Brooklyn Secretary Left Henry Street Settlement More Than $6 Million For Scholarships
If you’re looking to start your week on a high note, take a few minutes this morning to read about Sylvia Bloom in the New York Times.
The legal secretary from Brooklyn, who died a couple of years ago at the age of 97, has left the Henry Street Settlement $6.24 million for youth scholarships.
It really is a remarkable story. Not even Bloom’s closest friends and relatives realized she had amassed a fortune by investing portions of her secretarial salary so wisely. The executor of Bloom’s estate is Jane Lockshin, Bloom’s niece and the longtime board secretary at Henry Street, the 125-year-old Lower East Side non-profit. Here’s more from the Times:
“I realized she had millions and she had never mentioned a word,” recalled Ms. Lockshin. “I don’t think she thought it was anybody’s business but her own.” Ms. Bloom’s will allowed for some money to be left to relatives and friends, but directed that the bulk of the fortune go toward scholarships of Ms. Lockshin’s choice for needy students. Ms. Lockshin… called (Henry Street’s) executive director, David Garza, and asked him if he was sitting down. “We were all agape, just blown away,” recalled Mr. Garza… Mr. Garza called the gift “the epitome of selflessness,” and a fitting gesture by a woman to the settlement, which was founded in 1893 by the public health pioneer Lillian Wald.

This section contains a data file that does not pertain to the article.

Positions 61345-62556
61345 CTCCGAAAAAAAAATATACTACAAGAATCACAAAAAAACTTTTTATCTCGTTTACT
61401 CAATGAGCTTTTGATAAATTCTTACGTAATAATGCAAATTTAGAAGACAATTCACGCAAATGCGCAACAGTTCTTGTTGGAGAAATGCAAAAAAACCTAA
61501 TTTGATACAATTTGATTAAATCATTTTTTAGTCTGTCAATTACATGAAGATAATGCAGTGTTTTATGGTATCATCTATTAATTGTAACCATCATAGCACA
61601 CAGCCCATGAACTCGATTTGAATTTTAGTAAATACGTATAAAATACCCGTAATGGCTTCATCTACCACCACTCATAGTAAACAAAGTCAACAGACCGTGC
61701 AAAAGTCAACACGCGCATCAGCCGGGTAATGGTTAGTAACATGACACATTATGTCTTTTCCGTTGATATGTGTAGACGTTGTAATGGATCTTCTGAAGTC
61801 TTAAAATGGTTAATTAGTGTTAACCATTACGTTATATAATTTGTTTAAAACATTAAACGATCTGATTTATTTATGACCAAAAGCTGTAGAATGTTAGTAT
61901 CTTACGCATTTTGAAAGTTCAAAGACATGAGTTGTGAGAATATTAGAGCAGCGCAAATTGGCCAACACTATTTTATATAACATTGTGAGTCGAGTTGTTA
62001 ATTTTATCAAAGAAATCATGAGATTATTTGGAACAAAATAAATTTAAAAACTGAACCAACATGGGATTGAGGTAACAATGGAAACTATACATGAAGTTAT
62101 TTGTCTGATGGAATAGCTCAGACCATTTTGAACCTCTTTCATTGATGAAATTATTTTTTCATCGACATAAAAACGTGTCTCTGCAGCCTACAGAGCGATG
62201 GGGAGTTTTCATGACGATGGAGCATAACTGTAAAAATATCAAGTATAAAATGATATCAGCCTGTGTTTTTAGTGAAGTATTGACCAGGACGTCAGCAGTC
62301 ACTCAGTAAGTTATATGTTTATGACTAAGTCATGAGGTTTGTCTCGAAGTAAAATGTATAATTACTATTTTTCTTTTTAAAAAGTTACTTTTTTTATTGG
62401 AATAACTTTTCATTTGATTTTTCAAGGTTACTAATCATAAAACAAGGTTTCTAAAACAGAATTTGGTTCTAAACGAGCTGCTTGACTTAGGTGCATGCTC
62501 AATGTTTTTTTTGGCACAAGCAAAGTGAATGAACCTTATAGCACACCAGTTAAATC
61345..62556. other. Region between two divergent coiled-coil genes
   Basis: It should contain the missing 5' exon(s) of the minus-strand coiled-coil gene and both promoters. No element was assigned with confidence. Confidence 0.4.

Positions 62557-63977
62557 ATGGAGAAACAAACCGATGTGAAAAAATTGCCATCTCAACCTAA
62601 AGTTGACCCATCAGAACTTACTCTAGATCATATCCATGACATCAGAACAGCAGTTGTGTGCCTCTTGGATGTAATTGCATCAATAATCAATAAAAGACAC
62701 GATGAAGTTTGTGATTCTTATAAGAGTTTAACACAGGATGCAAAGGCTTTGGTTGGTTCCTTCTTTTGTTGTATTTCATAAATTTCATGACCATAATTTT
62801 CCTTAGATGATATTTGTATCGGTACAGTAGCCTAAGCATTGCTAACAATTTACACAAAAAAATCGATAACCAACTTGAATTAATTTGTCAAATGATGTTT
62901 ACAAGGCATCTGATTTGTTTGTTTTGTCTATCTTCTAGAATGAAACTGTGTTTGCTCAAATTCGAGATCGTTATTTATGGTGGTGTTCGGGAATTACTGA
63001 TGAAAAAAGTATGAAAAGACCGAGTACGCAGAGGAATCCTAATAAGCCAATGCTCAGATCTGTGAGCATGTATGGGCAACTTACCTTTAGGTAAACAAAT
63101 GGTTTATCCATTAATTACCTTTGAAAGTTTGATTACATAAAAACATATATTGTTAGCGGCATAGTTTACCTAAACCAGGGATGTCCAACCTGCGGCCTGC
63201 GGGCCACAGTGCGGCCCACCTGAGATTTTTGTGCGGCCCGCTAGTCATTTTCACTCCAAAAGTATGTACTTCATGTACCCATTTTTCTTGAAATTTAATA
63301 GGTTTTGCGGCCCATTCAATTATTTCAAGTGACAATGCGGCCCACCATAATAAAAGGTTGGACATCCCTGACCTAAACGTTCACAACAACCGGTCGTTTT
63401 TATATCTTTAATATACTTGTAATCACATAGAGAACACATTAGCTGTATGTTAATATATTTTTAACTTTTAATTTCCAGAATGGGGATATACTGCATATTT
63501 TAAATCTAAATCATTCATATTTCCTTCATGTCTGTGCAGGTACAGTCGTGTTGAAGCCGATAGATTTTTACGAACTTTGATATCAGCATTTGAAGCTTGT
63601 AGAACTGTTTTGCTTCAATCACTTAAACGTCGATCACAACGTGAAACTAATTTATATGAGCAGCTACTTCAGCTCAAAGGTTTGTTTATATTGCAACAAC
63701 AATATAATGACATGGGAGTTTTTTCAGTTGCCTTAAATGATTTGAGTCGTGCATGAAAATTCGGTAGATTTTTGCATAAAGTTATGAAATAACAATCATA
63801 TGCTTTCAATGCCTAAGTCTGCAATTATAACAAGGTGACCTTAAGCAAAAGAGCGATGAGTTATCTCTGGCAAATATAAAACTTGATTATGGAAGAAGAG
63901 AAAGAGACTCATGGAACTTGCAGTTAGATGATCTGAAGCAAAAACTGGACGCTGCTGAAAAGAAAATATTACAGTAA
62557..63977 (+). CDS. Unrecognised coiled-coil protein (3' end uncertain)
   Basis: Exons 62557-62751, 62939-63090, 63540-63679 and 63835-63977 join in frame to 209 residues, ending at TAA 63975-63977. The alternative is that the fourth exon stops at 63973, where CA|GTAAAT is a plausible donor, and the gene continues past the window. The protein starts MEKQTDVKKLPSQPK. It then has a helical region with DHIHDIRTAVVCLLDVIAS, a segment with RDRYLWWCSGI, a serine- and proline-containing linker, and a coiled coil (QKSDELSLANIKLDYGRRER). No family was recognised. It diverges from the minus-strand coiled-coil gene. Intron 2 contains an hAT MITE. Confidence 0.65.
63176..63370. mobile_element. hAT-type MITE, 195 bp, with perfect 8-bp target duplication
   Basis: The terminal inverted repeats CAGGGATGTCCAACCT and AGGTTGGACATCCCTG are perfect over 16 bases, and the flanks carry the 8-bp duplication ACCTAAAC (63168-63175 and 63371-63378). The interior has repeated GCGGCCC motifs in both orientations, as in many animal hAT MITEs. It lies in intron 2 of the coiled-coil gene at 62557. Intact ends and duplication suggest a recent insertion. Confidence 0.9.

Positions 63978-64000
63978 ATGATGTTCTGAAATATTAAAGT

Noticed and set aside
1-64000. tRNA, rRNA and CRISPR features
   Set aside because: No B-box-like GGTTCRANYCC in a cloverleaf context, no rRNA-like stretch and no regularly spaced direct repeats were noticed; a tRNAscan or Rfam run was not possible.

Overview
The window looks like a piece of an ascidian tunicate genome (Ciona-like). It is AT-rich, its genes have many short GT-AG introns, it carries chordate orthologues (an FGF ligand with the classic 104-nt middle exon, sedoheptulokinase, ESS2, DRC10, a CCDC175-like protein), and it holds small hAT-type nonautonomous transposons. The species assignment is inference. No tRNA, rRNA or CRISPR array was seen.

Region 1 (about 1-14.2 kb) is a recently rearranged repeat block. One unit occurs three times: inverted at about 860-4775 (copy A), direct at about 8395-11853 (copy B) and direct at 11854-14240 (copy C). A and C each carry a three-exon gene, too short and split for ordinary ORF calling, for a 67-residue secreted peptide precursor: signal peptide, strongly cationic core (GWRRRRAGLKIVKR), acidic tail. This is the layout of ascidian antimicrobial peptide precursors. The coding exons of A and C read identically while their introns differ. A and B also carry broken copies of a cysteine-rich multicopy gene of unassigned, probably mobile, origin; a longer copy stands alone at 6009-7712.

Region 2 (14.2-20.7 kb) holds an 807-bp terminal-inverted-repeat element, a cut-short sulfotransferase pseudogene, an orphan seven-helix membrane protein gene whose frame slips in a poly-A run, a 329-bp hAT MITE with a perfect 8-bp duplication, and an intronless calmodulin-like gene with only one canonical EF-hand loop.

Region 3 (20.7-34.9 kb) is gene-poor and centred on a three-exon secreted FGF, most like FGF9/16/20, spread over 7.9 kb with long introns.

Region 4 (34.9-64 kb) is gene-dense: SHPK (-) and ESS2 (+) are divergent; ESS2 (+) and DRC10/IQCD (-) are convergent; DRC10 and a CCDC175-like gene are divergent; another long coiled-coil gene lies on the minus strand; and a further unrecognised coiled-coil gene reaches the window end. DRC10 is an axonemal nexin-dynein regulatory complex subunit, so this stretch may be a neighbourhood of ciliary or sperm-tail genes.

The contribution is the largest single gift by an individual in the settlement house’s history. It will go to support the Expanded Horizons College Success Program, which helps disadvantaged high school students get into college and make sure they are prepared to succeed. You can read more about the program here.
Another $2 million from the state will go to Hunter College and to another scholarship fund to be announced.
UPDATE 5/8 Here’s more from Henry Street Settlement. The $6.24 million donation will be used to create The Bloom-Margolies Scholarship Fund. It was established in memory of Sylvia Bloom-Margolies, her husband Raymond Margolies and her sister Ruth Bloom.
“Due to the magnitude of the gift, we are creating an endowment,” explained Henry Street’s David Garza. “The funds generated will provide support annually – and in perpetuity. Ultimately, thousands of low-income young adults will receive the vital support they need to succeed in college – and in their lives – because of this generously transformative gift.”
The endowment will support college scholarships and support other aspects of The Expanded Horizons program. The program offers college counseling, SAT prep, tutoring, college visits and continuous support to participants throughout their college careers.